It is a strange feeling to be physically present in a space which, to others, is only a backdrop to their travel. The two types of experience are completely cut off from each other; the space above on the bridges and the landscape beneath seem to exist in different pockets of time.
My latest body of work reflects an interest in how the changes we make to the environment in turn affect the way we relate to the spaces we inhabit and pass through. We divide and design space for human purpose and internalise these constructions in order to psychologically map our sense of place in the world. In this way, the external environment becomes a mirror for the internal, individual space of the subconscious, allowing these images to be read in a metaphorical or narrative sense.
The paintings are based on photographs taken in two different locations near the town of Kiama. The first is a section of old highway that once took traffic through town where, particularly at night, there can be a feeling of desolation and unnatural quiet. I was fascinated by the starkly lit embankment, a weedy wilderness cut out of the rock to accommodate the road; it is ground not meant to be walked over, only seen from the window of a moving vehicle. Here the conventional binary between the natural and man-made environment breaks down. This distinction is uncomfortably merged as plants, some native but mostly weed, have firmly established themselves on the rock-face which crumbles and erodes under the influences of time and the elements. The two paintings based on this location (‘Lone Rider’, ‘On the Ground’) will be shown later this year as part of my contribution to a crime themed group show ‘Exhibit A’, curated by Carrie Miller, at The Lockup in Newcastle.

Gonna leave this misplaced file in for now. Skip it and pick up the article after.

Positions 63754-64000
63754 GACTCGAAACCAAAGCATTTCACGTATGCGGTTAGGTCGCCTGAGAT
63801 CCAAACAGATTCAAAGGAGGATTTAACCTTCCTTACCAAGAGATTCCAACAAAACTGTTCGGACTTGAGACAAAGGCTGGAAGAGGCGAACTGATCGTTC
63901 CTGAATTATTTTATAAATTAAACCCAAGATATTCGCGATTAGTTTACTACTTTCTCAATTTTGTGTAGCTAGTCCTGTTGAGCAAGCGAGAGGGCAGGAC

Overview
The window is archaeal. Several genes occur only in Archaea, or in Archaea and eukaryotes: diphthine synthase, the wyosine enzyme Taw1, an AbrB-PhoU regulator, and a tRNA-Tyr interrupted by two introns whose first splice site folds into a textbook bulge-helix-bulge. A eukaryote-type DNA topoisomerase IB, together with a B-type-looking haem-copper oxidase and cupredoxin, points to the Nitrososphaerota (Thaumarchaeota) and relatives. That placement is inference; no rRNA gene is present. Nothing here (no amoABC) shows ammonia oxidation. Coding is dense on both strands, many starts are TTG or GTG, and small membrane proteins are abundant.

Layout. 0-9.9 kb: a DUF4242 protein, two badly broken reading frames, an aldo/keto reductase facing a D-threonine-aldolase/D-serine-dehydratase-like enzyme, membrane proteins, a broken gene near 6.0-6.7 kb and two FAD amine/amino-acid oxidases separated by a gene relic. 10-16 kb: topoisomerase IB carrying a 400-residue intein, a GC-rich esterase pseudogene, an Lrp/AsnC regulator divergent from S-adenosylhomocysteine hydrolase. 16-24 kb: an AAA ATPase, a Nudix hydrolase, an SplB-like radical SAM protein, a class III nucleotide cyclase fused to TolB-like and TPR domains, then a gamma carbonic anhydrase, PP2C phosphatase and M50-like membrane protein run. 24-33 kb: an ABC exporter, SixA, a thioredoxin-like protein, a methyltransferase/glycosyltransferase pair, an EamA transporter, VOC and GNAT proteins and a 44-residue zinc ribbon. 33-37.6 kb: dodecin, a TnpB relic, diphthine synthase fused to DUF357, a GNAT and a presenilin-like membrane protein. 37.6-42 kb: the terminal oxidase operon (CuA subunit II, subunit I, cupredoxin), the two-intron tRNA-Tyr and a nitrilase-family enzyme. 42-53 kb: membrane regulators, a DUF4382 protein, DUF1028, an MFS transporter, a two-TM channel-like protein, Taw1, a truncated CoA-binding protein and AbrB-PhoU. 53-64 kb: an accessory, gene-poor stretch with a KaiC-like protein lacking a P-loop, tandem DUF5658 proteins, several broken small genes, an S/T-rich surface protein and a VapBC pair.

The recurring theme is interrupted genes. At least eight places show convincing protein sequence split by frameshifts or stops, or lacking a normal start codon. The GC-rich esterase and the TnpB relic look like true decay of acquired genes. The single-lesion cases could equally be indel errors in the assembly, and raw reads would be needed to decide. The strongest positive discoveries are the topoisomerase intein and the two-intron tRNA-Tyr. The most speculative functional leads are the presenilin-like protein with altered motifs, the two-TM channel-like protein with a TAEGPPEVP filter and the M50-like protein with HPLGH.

The second location I photographed is a bike path winding through dairy paddocks which are gradually being eaten up by suburban development. The path passes under two highway bridges which impose monumentally on the rural landscape. It is a strange feeling to be physically present in a space which, to others, is only a backdrop to their travel. The two types of experience are completely cut off from each other; the space above on the bridges and the landscape beneath seem to exist in different pockets of time. As modes of travel become increasingly efficient, there is an ongoing abstraction of the landscape into something that is passed through, not physically experienced. It is hard to fight a feeling of nostalgia, seeing a remnant rural idyll through the frame of a concrete monument to human progress. At the same time, there is a sense of awe when looking up at these incredible constructions, at what we humans can achieve.
I am also interested in how these spaces, constructed for one purpose, might find another under the cover of darkness. As I put these images together there is the imagining of other people experiencing them and how they might feel. Outsiders finding solitude, camaraderie, danger, sadness or perhaps even elation, the darkness outside intensifying a connection to the inner self.